More recently, however, Hank Greene fixes the origin of square dancing in the mining camps of the California gold rush. There, he explains, developed a dance form which blended elements of the New England and Appalachian styles. Known then as the cotillion, it was performed in a square formation. Actually, this was probably an improvised variation of the already popular cotillion of 18th century French origin. Instead of memorized movements, however, the California cotillion was called. Greene adds, "These directions were not preplanned but were made up on the spot; they were the forerunner of today's prompt calls. The Cotillions were danced to traditional music, which included lively jigs and reels from Scotland and Ireland, or to the newer compositions of composers such as Stephen Foster." (10) Greene continues,

"This type of calling spread rapidly throughout the country, and at balls or community dances, the fiddler would call out these prompt calls, telling the dancers what to do next. The ingenious and alert caller would add to the prompt calls by devising humorous fill-in lines, called in time to the music. These fill-ins became the patter calls of today. Later, the call instructions were given in time and in tune with the music, and so the singing call developed. The calling of square dances took the initiative and influence away from the dancing masters, who had stressed formal techniques and memorized sequences; and as new people took over the chore of calling, new steps and step patterns were invented, and square dancing became a more vital and flexible dance form." (10-11)
Early in this century, as America urbanized, square dancing nearly died out. The dance got left behind and was almost forgotten. That only set the stage, however, for its refinement and increased sophistication in the years ahead. There are several important highlights as its revival extended over several decades.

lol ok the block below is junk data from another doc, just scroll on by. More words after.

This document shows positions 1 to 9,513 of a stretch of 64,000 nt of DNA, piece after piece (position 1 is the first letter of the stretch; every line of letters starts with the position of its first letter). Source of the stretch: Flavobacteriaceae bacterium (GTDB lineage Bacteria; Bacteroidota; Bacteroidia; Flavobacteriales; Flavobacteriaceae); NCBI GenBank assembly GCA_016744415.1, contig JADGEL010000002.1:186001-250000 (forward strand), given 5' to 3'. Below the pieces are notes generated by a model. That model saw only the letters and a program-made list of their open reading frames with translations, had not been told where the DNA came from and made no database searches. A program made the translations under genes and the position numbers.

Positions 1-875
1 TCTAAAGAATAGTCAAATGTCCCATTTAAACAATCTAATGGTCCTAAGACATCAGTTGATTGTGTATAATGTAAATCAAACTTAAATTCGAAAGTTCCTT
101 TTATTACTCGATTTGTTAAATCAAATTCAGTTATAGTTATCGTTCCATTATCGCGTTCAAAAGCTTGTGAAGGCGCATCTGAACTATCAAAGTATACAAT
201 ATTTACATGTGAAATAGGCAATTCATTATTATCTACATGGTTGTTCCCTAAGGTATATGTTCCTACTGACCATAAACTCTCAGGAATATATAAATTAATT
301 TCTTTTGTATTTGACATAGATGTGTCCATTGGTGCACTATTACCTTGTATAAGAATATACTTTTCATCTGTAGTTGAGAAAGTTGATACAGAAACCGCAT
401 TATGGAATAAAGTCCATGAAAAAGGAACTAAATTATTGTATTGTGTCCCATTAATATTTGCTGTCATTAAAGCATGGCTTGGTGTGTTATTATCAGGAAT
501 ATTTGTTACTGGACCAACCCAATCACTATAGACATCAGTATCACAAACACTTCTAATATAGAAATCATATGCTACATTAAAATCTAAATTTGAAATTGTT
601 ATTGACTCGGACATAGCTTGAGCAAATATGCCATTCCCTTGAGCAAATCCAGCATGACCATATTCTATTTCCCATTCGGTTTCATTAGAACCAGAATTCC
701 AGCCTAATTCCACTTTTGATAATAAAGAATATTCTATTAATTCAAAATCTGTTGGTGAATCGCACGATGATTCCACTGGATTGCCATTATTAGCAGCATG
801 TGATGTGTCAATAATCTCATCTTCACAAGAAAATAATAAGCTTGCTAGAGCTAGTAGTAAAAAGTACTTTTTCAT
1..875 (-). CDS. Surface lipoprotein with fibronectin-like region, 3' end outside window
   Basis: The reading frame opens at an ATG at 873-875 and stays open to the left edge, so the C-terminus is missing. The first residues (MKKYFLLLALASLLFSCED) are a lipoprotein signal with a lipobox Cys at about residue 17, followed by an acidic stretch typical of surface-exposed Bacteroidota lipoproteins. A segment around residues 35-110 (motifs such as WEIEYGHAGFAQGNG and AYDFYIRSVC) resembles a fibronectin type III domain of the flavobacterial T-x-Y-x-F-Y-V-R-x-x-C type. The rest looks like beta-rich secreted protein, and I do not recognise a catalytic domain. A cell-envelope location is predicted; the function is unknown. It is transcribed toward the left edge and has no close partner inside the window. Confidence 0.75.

Henry Ford had an early impact. Greene writes that Henry Ford "gave square dancing a new push forward. In his book Good Morning and other writings, he extolled the virtues of square dancing in an attempt to foster a dance form that would counteract what he considered to be the evils of jazz." (12) In 1923 Henry Ford engaged the full-time services of square dance caller Benjamin B. Lovett. Ford brought Lovett to Dearborn, Michigan, where he remained for twenty-six years. At Ford's expense dancing instructors were invited to Dearborn to receive instruction. Ford sponsored a dance dance program for the Dearborn public schools, and soon Mr. Ford was sponsoring square dance programs in many other schools. Square dancing was also brought to numerous college and university campuses at Mr. Ford's expense. Ford sponsored a Sunday radio program that was broadcast nationwide. Over the radio Lovett would call dances that had been printed in the newspaper the previous week. Lovett maintained a "staff" of twelve to fourteen callers, all maintained by Mr. Ford's generosity. Eventually Henry Ford had a new, large dance hall constructed at Greenfield Village to contain the increasing numbers of dancers. Ford's good friend Thomas Edison began to produce 78 RPM square dance records under his Edison label. As Taylor comments, "Old fashioned square dancing became the rage." (Taylor 33-34)

Folk dancing also received a major boost in the 1920's when the New York City public schools, the first major school system to do so, made folk dancing a required activity.

But Lloyd "Pappy" Shaw should receive primary credit for square dancingÕs modern revival. Shaw was superintendent of the Cheyenne Mountain High School in Colorado during the 1930's. Noting the old cowboy dances were vanishing, he became curious and conducted the first serious research on American country dances. His findings were published in Cowboy Dances (1939) and The Round Dance Book (1948). In Cowboy Dance he wrote, "The time seems ripe for a revival. Seeing these old dances take hold so contagiously makes me hope that they may spread to hundreds of groups all over the country who are eager for good, wholesome, social fun." (33)